Archive for the 'feminism' Category

Things I want to change by the time Eden notices

(This is not at all a comprehensive list. It’s just the first stuff that came to my mind. And my mind is all over the place.)

I want more movies and TV shows to have female protagonists even when they aren’t about “girly stuff.”

I want the way coolness works to stop being about not being sensitive. Sensitivity and vulnerability are healthy, crucial aspects of being a fully operating person. Without them, we miss out on the things that make poetry timeless and life rich. Making fun of ourselves and other people is not necessarily a bad thing, but there needs to be plenty of room for caring automatically and whole-heartedly and even just a little about stuff, too. Or maybe we can just all care less about being cool?

I want it to be a lot harder to find gross photos on the internet. I feel like we should all be able to google without running into graphically documented surgical procedures and abused animals and car crashes and unusual, dramatic skin conditions.

I would also appreciate it if there weren’t so very many photos of sexy mostly/totally naked women online and everywhere else. And if those women didn’t all look so particularly similar that it feels easy to assume that there must only be one good way to be a mostly/naked woman.

I want there to be more swimsuit options. Why do they all demand that I pay a lot of attention to what my pubic hair is doing? Mandatory bikini waxing is ridiculous. If we can’t get over the fact that adult women have pubic hair, let’s at least wear swim trunks.

net-a-porter-bathing-suit

(googling for “bikini” resulted, predictably, in a million examples of the last topic, too. maybe I just wanted to see the bathing suit? maybe? source)

I want porn to actually be varied. I keep reading about how it is. Whenever someone writes an article about porn, they’re always like “you can find any crazy thing out there! If there’s a fantasy, there’s a video of it on the internet!” But the reality is that most of the readily accessible porn is endless repetition of the same themes, and popular among those themes is total female submission and, often, humiliation. Yes, some women like to be humiliated, but that’s not the point. We need a lot more versions of female sexuality, and it’d be much better if they popped up, too, upon a casual googling.

I want girls to be able to run around and study and make friends and play and goof off and think and look in the mirror without having to prioritize their appearances. Being embodied is about a lot of stuff, not just the way we look. I want girls to enjoy their bodies without having to think first about whether or not other people find them attractive.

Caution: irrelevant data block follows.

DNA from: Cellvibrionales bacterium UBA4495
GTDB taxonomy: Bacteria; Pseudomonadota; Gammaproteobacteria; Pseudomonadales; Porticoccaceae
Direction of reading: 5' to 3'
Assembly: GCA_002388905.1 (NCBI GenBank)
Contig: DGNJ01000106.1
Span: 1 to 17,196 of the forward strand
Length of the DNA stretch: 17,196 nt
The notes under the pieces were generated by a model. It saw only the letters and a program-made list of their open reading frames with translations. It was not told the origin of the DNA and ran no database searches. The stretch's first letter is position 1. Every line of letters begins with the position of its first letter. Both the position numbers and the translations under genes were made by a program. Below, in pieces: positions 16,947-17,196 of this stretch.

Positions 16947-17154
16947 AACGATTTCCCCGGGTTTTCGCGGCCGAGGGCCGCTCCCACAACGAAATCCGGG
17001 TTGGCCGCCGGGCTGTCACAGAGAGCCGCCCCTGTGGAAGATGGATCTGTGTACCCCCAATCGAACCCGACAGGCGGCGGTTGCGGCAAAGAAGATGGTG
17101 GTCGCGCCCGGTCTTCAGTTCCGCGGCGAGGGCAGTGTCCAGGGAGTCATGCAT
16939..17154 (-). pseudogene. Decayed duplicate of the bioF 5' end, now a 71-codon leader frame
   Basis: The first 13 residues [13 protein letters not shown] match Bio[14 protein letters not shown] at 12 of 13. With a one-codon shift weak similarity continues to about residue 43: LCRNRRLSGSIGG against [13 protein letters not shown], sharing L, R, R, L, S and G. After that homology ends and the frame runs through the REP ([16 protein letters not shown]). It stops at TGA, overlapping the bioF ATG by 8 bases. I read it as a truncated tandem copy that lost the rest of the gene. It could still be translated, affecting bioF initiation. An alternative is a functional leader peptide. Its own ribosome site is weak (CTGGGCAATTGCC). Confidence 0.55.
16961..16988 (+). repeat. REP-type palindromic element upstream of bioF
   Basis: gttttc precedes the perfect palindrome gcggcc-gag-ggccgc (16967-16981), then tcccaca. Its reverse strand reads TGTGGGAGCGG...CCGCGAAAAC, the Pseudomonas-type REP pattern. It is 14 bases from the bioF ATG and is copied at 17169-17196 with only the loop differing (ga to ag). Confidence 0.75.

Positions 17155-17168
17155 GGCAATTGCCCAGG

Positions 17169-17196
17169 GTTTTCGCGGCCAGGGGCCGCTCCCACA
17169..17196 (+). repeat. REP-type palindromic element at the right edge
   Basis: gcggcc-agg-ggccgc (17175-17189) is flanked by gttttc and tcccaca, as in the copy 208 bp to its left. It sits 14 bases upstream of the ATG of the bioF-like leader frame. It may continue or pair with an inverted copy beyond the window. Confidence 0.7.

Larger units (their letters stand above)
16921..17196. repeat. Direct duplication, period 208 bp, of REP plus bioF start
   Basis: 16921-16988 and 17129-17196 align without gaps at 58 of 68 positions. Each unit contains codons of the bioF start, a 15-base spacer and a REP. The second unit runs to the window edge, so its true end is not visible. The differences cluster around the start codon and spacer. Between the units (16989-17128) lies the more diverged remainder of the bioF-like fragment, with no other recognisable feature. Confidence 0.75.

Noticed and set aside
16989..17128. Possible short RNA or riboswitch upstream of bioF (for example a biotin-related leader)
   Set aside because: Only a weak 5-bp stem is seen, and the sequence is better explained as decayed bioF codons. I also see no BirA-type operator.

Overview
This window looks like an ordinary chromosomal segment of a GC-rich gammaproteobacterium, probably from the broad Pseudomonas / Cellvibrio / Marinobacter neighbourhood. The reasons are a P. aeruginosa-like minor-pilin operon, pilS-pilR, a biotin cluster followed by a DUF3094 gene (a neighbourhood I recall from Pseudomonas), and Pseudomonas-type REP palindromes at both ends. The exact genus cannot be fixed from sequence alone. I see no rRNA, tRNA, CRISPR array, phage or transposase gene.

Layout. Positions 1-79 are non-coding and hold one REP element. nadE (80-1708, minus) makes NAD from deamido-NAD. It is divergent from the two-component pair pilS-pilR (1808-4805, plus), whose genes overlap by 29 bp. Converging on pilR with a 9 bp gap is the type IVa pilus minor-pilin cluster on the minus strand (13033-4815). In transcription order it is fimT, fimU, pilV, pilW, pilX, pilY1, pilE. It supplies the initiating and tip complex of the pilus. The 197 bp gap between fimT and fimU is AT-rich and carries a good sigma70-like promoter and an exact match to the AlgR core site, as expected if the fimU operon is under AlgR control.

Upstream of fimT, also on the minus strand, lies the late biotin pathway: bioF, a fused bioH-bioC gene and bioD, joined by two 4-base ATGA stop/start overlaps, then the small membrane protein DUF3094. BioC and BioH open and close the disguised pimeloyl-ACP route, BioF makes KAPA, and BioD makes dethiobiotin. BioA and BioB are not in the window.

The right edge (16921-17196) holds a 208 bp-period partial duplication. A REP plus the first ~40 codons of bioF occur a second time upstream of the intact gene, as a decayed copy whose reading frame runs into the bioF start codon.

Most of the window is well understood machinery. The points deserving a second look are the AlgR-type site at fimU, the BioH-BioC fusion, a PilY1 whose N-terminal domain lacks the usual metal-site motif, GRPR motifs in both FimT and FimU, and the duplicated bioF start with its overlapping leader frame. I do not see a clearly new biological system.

I want this for women, too, but it starts with girls.

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what do women do all day?

“What do you do all day?” asked someone who reads this blog. Shouldn’t I post more often, since I must have so much time? And then later, in a follow-up comment, this reader wondered why I hadn’t published that book I’ve mentioned working on. What have I been doing instead?

There it was: the question. The moment I’d been dreading.

When I had Eden, I chose to work part time and spend the rest of my time with her. I am extraordinarily fortunate to have this option. It feels a little like a dirty secret.

photo (14)

(yes, this is part of what I do all day)

I am embarrassed, sometimes, that I haven’t gone further in my career by now. I would prefer to have succeeded in ways so obvious and succinct that they would fit on a nametag. I would like to have fulfilled the potential that feminism and social change and modernity have given me. That my mother gave me. That my father believed I had just the same as my brothers.

I know the SAHM rhetoric—this is important work, too. Women’s work doesn’t always pay. You are doing something essential. You are doing the work of shaping an entire person! But it doesn’t stick to me, it slides right off. I feel like I’m cheating on my ambitious self with this new role. And yet I’m actively choosing it. I am unable, somehow, to not spend this time with my daughter, knowing I have the chance. I am unable to believe that work is everything, even as I’m unable to believe that motherhood is everything. I flounder somewhere in the middle, in a gray area where balance and confusion circle each other with territorial defensiveness.